Please note that ideas and actions can work differently for different couples. The steps to end an affair given here are not absolutely right or wrong. They are steps based on experts’ recommendations and much discussion among former wayward spouses (FWSs) and betrayed spouses (BSs) on this and other marriage forums. How you, your spouse, and your marriage respond to these recommendations may vary.
Please be aware that while recovering from an affair is quite feasible, it takes time for you and your spouse to work through the infidelity while wrapped in confusion, pain, shame, anger, and many other emotions that accompany the process. And while the time and effort may be well worth it, it may be a difficult road.
Before implementing anything suggested here, examine all possible outcomes of each action first to determine if the suggestion will be helpful or hurtful to recovering the M.
And remember… You cannot change your past, but you can change who you are today, and going forward.
As is written in Mark1952’s post called “Frank Gunzburg’s Three Phases of Recovery,” if you want to recover the marriage, both partners need to heal. This requires understanding and sorting through the emotional problems before you can focus on healing as a couple and working on a new relationship. And “both” includes you. As Mark1952 wrote:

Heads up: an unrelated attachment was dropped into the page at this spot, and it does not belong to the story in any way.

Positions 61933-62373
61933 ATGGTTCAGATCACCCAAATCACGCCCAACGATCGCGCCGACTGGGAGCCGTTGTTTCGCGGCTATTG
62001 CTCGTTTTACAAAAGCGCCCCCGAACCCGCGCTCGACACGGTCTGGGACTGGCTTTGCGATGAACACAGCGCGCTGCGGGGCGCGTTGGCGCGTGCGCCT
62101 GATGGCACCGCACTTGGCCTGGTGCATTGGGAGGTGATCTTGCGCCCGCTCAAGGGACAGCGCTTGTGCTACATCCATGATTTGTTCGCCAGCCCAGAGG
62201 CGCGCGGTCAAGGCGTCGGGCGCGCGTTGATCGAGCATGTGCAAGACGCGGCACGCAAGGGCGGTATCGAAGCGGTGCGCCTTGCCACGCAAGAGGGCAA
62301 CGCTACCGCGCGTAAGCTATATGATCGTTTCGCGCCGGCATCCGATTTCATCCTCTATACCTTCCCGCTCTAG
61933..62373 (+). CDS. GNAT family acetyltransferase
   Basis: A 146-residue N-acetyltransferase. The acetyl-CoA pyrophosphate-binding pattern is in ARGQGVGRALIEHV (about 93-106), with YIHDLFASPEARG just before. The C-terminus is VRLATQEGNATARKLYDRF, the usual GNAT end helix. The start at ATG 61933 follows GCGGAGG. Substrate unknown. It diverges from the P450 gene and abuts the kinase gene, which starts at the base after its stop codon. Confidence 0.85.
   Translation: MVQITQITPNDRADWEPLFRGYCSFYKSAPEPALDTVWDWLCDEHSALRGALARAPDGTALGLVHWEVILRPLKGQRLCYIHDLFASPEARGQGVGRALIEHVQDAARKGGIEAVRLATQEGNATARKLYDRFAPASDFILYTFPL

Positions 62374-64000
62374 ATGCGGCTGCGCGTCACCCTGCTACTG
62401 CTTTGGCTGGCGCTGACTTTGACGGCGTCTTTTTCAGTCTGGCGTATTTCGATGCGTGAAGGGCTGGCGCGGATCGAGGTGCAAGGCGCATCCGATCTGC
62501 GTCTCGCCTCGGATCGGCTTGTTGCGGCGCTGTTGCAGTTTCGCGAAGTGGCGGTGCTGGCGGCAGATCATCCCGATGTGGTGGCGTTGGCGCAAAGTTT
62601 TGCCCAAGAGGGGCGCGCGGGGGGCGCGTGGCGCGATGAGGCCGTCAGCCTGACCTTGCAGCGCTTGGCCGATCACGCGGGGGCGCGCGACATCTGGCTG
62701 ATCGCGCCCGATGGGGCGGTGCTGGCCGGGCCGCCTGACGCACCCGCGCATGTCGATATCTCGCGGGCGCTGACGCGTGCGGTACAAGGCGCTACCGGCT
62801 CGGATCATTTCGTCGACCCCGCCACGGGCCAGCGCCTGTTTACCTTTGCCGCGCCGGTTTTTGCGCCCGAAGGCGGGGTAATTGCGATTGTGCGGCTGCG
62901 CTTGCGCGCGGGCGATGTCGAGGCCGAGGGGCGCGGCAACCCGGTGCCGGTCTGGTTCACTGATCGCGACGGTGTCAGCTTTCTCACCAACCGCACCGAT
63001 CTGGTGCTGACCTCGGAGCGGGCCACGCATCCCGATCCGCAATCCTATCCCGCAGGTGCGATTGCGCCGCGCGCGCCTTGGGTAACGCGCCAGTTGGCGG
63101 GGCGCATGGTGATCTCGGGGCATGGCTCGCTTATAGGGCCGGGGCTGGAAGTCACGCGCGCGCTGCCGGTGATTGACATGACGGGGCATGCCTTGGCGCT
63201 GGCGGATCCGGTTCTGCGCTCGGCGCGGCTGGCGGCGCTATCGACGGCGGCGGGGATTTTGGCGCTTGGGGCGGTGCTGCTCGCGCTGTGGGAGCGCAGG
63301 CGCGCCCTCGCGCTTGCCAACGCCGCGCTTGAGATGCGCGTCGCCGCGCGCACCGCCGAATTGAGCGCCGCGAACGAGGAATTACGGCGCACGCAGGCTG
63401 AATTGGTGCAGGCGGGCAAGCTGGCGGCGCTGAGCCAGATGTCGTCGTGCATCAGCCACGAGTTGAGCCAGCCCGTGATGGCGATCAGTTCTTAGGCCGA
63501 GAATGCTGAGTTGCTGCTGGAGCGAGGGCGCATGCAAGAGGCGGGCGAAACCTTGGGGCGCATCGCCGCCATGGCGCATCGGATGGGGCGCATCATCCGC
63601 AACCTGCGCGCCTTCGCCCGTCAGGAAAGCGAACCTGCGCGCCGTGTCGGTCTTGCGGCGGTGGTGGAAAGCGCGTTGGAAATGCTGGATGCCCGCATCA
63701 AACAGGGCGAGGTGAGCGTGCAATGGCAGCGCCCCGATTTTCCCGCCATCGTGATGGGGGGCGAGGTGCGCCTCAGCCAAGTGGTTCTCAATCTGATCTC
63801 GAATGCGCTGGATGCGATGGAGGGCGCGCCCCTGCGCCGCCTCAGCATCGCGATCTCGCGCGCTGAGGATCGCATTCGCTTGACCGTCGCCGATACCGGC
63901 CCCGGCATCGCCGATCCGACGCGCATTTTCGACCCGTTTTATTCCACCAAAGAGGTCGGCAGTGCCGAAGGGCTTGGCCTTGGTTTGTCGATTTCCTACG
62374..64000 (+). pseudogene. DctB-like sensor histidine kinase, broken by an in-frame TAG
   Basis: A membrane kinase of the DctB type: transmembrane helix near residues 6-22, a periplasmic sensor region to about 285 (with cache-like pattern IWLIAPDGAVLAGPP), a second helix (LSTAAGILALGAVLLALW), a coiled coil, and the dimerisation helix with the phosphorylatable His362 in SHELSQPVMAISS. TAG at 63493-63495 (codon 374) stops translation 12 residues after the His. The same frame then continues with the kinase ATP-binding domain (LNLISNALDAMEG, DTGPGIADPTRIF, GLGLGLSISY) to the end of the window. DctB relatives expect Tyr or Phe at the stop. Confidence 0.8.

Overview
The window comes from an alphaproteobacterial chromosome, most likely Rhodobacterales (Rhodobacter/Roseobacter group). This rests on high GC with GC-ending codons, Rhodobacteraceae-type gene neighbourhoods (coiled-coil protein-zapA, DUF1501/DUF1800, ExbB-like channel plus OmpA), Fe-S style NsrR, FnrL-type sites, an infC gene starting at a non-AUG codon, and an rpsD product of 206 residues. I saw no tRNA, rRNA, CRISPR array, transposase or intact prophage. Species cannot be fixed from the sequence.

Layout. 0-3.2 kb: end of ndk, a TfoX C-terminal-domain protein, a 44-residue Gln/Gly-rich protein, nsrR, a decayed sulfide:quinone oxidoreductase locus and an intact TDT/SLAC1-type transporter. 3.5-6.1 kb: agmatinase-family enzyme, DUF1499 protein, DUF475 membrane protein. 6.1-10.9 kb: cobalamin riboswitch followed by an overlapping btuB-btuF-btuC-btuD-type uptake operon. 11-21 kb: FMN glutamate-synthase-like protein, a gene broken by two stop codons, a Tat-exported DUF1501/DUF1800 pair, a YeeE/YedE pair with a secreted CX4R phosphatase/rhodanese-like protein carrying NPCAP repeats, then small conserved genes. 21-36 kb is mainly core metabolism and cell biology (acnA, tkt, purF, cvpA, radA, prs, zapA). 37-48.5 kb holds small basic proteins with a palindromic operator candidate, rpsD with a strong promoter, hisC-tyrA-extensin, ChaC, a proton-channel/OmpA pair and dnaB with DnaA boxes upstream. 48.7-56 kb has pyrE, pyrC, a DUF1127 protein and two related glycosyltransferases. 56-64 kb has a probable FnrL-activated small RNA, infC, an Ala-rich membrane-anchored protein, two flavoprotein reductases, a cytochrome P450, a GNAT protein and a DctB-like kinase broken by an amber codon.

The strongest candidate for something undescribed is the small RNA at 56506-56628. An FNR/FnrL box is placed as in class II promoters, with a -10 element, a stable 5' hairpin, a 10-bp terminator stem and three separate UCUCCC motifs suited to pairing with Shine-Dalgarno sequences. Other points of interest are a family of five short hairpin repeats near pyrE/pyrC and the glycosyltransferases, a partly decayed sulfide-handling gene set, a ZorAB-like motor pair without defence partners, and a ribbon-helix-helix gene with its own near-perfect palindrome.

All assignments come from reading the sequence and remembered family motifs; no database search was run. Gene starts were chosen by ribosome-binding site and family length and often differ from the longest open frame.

Phase I is all about YOU, whether the betrayed or the betrayer. While the betrayed spouse most often has the most emotional turmoil to sort though, the betrayer also has a lot of emotional baggage to deal with as the result of the affair.
When a person is affected by infidelity, whether cheater or cheated, the first thing they do is look for reasons why it happened. They want to know the details of the affair. They want to know why their loved one cheated or why they themselves became unfaithful. But this is really externalizing the problem; that is, it seeks to explain our feelings and emotions and even actions in light of something outside ourselves. It is looking outside ourselves for answers and solutions to the turmoil within us.
We need to stop looking outside for answers to what lies within us. We need to stop trying to figure out the other person and start trying to figure out our own emotions. We need to look, not without, but within. We need to be honest about our own emotions and pain and thoughts concerning the affair.
Phase I is all about developing strategies to deal with your own emotions, thoughts and feelings about the affair. All the rest can and must be addressed, but each of us must first deal with our own raging emotions, and learn how to deal with them so we can act rationally without a desire to inflict pain on the other. This is especially true for the betrayed spouse, but applies to the wayward spouse as well.
With this in mind…
Unfortunately, you can’t expect or demand support from your spouse because s/he may not be able to offer it due to lack of trust in you. But you’ll need support, too, through this very difficult time, so find it in a same-gender friend, a family member, pastor, or therapist.